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The Story of Flicka

The Intricate Dance of a Family and a Wild Mustang

“The truth is, wherever a Settler left his footprint, there was a hoofprint beside it,” said the voice of Katy McLaughlin in the movie Flicka, set to be released in movie theaters nationwide on October 20, 2006. “A dog may be man’s best friend but the history of the west was written by the horse.”

In this movie the story centers around a beautiful black Wild Mustang filly named Flicka that Katy (played by Alison Lohman) comes upon one day while riding out in the woods on her family’s Wyoming ranch called Goose Creek Ranch Quarter Horses.

The name Flicka was inspired by one of the ranch hands. Gus was 39 and explained, “a flicka is a young girl; innocent… you can see in her face the beauty she will become. I think it’s Swedish. My mama used to call my little sister flicka.”

“In time, almost everything wild had vanished from the west,” said Katy. “Or so the people believed. A few wild horses, mistengos, hid away in the mountains. But people hunted them, sold them to slaughterhouses, said they ruined the land for cattle. Isolated and hungry, they were on their way to disappearing from the face of the earth.”

When Katy discovered Flicka it was all those feelings that came through and she saw this mare as a symbol, a way to save the Wild Mustangs, but it took a lot of patience for the mare to trust Katy. Yet it was the intricate dance of horse and girl and the interactions between the family members that bring the story to life.


While the central theme is the girl and this Wild Mustang, the communication between the different family members is integral to how this family reconnects with each other. Flicka is as much an interplay of the actors with each other as it is a story about a girl and the horse she befriends.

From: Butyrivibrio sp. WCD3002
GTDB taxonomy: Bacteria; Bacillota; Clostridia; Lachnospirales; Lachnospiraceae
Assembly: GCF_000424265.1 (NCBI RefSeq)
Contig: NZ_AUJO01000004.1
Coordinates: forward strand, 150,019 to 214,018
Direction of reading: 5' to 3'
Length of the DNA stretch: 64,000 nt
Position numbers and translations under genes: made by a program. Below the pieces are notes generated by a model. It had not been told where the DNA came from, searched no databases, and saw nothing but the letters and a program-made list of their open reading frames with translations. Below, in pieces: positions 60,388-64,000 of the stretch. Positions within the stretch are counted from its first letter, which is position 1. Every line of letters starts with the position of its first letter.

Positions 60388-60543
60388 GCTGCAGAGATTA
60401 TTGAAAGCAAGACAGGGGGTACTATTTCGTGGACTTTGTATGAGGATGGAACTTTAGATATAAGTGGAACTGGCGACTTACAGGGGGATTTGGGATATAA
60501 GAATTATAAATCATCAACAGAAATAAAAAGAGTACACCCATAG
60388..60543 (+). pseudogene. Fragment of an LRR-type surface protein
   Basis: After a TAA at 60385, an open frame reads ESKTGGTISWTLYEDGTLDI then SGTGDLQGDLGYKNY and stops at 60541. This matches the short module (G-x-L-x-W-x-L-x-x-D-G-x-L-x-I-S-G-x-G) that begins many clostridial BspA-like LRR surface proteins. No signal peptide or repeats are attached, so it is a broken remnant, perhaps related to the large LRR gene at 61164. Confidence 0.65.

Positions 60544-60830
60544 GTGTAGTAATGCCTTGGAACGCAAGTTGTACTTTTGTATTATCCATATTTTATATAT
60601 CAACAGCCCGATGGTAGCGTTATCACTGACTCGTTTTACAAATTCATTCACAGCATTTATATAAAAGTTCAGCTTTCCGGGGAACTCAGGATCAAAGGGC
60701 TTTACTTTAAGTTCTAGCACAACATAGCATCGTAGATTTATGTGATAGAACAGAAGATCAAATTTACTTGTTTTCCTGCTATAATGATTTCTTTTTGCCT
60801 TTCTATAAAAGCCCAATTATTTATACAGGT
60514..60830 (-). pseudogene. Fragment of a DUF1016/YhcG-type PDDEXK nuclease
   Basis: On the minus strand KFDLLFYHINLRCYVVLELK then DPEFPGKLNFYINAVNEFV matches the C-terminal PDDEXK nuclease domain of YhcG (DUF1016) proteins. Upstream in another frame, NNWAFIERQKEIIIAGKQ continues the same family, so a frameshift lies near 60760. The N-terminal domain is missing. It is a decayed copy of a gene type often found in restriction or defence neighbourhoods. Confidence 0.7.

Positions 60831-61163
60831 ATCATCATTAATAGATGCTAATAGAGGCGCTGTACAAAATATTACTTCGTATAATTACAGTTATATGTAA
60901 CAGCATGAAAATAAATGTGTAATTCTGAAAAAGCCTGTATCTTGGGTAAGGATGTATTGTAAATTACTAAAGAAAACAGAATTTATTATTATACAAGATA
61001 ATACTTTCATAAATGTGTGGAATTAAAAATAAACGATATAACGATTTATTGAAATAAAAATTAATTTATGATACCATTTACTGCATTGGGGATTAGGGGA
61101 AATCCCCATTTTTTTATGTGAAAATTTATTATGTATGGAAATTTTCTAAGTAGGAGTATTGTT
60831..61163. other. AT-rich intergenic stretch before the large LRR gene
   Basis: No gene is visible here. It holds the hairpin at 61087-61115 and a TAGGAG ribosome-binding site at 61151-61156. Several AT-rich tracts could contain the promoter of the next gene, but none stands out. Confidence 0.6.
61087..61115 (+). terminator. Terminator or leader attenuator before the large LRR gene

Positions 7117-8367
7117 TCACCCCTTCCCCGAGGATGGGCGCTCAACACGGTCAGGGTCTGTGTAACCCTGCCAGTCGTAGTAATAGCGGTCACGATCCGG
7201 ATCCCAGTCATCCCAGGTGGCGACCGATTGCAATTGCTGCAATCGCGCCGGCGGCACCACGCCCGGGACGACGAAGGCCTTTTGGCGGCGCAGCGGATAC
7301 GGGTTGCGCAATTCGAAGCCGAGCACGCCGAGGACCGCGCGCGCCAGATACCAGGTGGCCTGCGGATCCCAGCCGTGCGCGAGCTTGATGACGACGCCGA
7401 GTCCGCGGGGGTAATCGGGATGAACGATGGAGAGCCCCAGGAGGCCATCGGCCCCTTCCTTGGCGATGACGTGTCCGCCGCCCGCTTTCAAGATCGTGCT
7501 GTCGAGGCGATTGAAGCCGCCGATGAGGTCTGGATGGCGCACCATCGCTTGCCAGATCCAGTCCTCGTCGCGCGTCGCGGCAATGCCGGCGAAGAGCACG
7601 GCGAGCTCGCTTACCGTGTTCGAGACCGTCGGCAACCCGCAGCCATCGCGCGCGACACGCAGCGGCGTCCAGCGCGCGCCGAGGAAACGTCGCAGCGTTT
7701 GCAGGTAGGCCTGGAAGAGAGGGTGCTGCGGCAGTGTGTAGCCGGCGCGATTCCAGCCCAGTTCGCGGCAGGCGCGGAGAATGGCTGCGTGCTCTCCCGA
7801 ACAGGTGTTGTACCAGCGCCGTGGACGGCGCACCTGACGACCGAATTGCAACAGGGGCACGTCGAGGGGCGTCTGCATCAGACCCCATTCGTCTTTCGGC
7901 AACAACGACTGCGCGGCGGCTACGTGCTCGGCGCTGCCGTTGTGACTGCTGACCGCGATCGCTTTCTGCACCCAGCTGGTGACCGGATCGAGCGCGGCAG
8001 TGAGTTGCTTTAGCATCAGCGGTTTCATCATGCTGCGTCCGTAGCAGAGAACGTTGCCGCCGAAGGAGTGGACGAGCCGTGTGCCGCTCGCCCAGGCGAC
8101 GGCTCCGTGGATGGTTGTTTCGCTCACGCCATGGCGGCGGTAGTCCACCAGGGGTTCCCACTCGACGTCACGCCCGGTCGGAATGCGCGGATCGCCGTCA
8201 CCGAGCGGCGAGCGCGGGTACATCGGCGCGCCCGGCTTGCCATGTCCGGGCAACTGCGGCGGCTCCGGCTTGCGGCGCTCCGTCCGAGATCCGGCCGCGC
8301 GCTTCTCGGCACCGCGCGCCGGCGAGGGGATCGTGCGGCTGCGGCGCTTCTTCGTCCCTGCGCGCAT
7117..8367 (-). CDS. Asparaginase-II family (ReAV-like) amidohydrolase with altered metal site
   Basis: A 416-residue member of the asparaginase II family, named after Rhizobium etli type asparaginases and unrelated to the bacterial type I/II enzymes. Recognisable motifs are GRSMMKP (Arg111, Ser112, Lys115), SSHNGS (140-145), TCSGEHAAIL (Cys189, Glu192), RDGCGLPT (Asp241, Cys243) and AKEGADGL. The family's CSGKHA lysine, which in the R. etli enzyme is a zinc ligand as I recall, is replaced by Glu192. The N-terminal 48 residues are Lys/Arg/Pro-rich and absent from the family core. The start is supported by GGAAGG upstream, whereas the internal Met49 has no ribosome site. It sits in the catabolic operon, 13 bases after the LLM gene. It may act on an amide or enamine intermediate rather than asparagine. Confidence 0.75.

Katy is wild and independent but enamored by the whole idea of owning a ranch and saving the wild horses that roam it. At one point during the movie Katy is watching Flicka in the wild running away from her. She feels “exactly what this young horse is feeling. If she can just ride fast enough, long enough, all the fearful things in the world will never catch her.”

Her brother Howard (played by Ryan Kwanten) has a totally different view and yearns to be part of a more urban lifestyle. Her dad, Rob (played by Tim McGraw) is the typical head of the family who rules with an iron fist but doesn’t recognize how like him his daughter is.

“He doesn’t need me, Katy. You’re the one he needs. He just doesn’t see it yet,” remarks Howard.

At one point in the movie when Rob and Katy are at each other her dad says “How do you know anything about that creature (referring to Flicka).”

Katy responds, “Because we are the same!”

It takes the bond between Katy and Flicka and the twists and turns of that connection that ultimately are what help the dad to finally understand Katy.

It is her mom Nell (played by Maria Bello) who helps along the way. In an attempt to get Katy to understand her dad she says, “Try and understand what it’s like to feel responsible for something you love so much.”